Let me start by coming clean: This is not a new article. Not really, anyway—the ideas expressed herein first saw the computer-generated light of day in December 2009, when I wrote a guest-blogpost for the Web site of a CRM vendor. I liked that post so much that I wanted to expand on it, which brings us to where we are today: After all, if you haven’t seen it yet, it’s new to you, right?
One day not long ago, I found my mind wandering. (It happens. Sometimes I even pretend it’s on purpose.) This particular time, I got to thinking about the similarities between bad CRM practices and owning cats. (You’ve come to know me over the years—my mind works in ways neither you nor I fully understand, and we probably shouldn’t examine them too closely.)
In your standard owner-cat relationship, the dialogue (if you can call it that) is mostly in one direction: You buy a new toy or type of food for the cats, and then try to interpret their interest (or, as is often the case, their utter disregard). Let’s call this a kind of focus-group marketing—and it’s about as flawed as the real thing: The cats and I don’t speak the same language, just as businesses rarely view a product as a customer would.
The best example of this may be the “As Seen On TV” garbage hawked by chipper pitchmen such as Vince “ShamWow” Shlomi or the late Billy Mays. Consumers consider a product successful if it does what they expect. Businessfolk, on the other hand—especially the shady kind—chalk up a success whenever a product sells a lot of units and doesn’t result in too many lawsuits, recalls, or returns.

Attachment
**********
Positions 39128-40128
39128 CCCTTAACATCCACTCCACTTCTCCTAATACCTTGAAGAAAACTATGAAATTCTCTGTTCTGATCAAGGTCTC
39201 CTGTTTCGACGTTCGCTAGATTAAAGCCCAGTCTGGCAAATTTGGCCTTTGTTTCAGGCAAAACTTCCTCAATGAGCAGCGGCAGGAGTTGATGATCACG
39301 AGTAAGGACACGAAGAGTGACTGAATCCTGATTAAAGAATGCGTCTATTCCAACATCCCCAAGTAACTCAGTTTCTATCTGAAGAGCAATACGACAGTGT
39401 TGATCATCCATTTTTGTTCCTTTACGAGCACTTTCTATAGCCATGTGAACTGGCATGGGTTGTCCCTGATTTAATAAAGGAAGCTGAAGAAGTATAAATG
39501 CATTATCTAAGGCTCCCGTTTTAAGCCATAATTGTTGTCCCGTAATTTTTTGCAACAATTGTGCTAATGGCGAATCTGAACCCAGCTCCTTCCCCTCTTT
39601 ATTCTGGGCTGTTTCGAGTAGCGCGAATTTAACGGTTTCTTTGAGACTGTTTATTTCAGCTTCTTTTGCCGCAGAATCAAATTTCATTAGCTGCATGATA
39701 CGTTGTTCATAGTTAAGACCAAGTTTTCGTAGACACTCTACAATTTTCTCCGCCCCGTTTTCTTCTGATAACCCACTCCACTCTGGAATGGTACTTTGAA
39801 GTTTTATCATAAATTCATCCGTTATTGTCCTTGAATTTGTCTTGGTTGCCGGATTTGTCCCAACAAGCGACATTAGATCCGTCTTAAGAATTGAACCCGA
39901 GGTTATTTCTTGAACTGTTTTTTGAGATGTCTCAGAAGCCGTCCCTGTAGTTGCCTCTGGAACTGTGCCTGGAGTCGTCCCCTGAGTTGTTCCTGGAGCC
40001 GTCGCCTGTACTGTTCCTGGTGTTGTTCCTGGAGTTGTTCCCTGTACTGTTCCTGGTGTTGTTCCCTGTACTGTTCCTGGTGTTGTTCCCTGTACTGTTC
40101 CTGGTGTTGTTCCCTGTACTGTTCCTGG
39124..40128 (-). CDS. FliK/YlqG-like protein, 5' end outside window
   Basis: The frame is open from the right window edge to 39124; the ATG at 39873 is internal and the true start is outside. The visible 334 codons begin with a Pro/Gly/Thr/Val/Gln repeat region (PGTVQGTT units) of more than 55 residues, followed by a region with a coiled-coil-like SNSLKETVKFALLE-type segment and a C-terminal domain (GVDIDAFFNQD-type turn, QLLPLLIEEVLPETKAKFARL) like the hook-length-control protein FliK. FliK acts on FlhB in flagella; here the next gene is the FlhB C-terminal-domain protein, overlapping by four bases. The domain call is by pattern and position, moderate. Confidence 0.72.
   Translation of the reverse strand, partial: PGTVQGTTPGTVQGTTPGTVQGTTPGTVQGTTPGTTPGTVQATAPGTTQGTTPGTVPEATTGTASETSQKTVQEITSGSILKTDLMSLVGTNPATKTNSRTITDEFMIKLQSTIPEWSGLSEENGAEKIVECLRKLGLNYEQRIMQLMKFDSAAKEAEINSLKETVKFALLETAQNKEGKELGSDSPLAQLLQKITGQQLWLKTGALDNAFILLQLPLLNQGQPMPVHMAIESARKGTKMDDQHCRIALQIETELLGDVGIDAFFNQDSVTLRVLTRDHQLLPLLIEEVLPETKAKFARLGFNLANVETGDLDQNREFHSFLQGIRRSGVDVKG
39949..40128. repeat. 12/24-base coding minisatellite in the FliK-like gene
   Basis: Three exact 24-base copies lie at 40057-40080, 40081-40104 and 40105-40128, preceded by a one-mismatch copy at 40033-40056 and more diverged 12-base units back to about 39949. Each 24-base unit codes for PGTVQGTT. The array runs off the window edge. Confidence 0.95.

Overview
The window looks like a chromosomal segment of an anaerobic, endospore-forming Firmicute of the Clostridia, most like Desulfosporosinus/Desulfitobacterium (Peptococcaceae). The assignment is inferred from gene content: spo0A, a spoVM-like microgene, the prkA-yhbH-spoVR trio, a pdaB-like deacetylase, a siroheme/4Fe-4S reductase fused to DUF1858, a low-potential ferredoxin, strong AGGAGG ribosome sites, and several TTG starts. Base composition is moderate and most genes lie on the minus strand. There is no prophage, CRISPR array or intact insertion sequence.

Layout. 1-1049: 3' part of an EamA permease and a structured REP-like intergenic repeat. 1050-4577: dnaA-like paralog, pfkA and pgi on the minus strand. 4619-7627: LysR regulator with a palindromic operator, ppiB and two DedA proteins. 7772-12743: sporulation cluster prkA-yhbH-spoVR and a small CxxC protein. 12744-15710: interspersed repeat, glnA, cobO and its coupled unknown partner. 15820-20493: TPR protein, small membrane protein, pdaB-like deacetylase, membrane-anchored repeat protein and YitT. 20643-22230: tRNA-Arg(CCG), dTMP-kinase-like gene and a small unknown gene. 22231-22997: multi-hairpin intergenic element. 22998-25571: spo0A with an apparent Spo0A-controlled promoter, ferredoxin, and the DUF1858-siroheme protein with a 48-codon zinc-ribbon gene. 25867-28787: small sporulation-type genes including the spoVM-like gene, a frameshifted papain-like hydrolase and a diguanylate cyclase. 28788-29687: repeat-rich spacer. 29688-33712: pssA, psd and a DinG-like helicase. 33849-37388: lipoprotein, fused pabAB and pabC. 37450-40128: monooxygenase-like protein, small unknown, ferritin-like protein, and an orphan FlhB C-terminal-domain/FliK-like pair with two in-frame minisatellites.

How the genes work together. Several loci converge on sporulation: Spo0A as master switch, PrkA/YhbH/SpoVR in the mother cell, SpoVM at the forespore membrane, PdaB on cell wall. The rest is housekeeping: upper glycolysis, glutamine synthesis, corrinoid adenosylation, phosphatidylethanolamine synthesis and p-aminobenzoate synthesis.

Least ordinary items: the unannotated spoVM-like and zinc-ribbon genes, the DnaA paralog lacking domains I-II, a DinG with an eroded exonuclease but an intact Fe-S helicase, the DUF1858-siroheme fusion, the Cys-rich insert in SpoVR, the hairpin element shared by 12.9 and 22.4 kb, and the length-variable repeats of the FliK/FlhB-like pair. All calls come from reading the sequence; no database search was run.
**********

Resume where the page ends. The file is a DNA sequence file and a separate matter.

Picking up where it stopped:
Back to the cats, who are no different than your average finicky customer. Once I’ve started my marketing campaign, the next step in KRM (kitty relationship management) is trying to close the deal, turning up the pressure in order to sell Cookie and Dr. Harbl—yes, those are their names—on the wonders of these new rawhide mice, or frozen venison burgers, or whatever. Again, the success or failure of my efforts is dependent on factors I can neither predict nor understand—blind trial and error. In time, I might develop some insight to what these particular cats prefer, but I can’t necessarily communicate that information to somebody else, nor can I apply it to other cats. Dumb luck doesn’t scale.
And when it comes to kitty customer service? Again, failure to communicate is the order of the day. I’ve come to expect certain requests from my cats—three, to be precise—so whenever they deign to provide input I try to interpret it in light of those expected requests: feed me, pet me, or clean the litter box. (It took a while to fully learn that last request, mainly because my own faulty data told me I was doing an adequate job.)
You may think you’re able to bank some goodwill with real-world customers, but it’s fleeting—and the cats provide an extreme example. They never give me points for trying—they only care if they get what they want. And here’s where the communication gap gets dangerous: If I’m not giving them what they want, they have limited means of filing a complaint, so I just continue with what I’ve been doing. (There’s no feline equivalent of the Net Promoter score, alas—so I have no way of knowing if Cookie and Dr. Harbl are inclined to recommend me to others.)
Good CRM, especially the social kind, is like being able to speak your cat’s—or your customer’s—language. That may not sound like a goal worth striving for, but trust me, it’s huge. Think about that the next time your cat deposits its “customer feedback” in your shoe.
Marshall Lager is the managing principal of Third Idea Consulting LLC, and is slowly turning into “that guy with the cats.” He can be reached via email at firstname.lastname@example.org, or via @Lager on Twitter.